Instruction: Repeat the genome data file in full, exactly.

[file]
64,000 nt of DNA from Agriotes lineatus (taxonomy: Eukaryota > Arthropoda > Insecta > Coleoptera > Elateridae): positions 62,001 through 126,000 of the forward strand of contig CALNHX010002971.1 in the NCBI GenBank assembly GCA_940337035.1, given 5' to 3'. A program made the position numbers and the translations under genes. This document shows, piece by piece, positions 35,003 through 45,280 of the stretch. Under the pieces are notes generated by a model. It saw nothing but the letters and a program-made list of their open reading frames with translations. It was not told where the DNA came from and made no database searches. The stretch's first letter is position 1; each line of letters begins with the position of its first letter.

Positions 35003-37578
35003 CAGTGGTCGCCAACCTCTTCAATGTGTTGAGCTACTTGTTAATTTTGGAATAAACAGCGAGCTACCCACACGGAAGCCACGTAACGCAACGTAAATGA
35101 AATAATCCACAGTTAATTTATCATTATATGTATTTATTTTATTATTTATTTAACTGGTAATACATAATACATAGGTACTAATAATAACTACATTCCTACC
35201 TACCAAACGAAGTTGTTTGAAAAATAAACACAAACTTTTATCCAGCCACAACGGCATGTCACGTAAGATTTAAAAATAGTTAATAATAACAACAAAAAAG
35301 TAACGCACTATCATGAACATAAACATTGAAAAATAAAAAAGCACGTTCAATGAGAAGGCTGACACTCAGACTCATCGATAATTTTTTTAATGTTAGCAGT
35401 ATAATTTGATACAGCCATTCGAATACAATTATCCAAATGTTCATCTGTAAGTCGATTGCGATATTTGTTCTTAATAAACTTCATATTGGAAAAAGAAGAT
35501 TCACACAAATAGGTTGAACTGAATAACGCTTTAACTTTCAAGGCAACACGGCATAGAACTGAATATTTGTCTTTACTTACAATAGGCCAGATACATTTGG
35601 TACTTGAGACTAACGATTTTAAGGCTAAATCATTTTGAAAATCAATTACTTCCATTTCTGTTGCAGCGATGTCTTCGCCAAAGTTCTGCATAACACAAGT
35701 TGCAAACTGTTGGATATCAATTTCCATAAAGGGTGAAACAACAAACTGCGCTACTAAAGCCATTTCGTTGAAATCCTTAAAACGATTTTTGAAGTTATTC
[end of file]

64,000 nt of DNA from Agriotes lineatus (taxonomy: Eukaryota > Arthropoda > Insecta > Coleoptera > Elateridae): positions 62,001 through 126,000 of the forward strand of contig CALNHX010002971.1 in the NCBI GenBank assembly GCA_940337035.1, given 5' to 3'. A program made the position numbers and the translations under genes. This document shows, piece by piece, positions 35,003 through 45,280 of the stretch. Under the pieces are notes generated by a model. It saw nothing but the letters and a program-made list of their open reading frames with translations. It was not told where the DNA came from and made no database searches. The stretch's first letter is position 1; each line of letters begins with the position of its first letter.

Positions 35003-37578
35003 CAGTGGTCGCCAACCTCTTCAATGTGTTGAGCTACTTGTTAATTTTGGAATAAACAGCGAGCTACCCACACGGAAGCCACGTAACGCAACGTAAATGA
35101 AATAATCCACAGTTAATTTATCATTATATGTATTTATTTTATTATTTATTTAACTGGTAATACATAATACATAGGTACTAATAATAACTACATTCCTACC
35201 TACCAAACGAAGTTGTTTGAAAAATAAACACAAACTTTTATCCAGCCACAACGGCATGTCACGTAAGATTTAAAAATAGTTAATAATAACAACAAAAAAG
35301 TAACGCACTATCATGAACATAAACATTGAAAAATAAAAAAGCACGTTCAATGAGAAGGCTGACACTCAGACTCATCGATAATTTTTTTAATGTTAGCAGT
35401 ATAATTTGATACAGCCATTCGAATACAATTATCCAAATGTTCATCTGTAAGTCGATTGCGATATTTGTTCTTAATAAACTTCATATTGGAAAAAGAAGAT
35501 TCACACAAATAGGTTGAACTGAATAACGCTTTAACTTTCAAGGCAACACGGCATAGAACTGAATATTTGTCTTTACTTACAATAGGCCAGATACATTTGG
35601 TACTTGAGACTAACGATTTTAAGGCTAAATCATTTTGAAAATCAATTACTTCCATTTCTGTTGCAGCGATGTCTTCGCCAAAGTTCTGCATAACACAAGT
35701 TGCAAACTGTTGGATATCAATTTCCATAAAGGGTGAAACAACAAACTGCGCTACTAAAGCCATTTCGTTGAAATCCTTAAAACGATTTTTGAAGTTATTC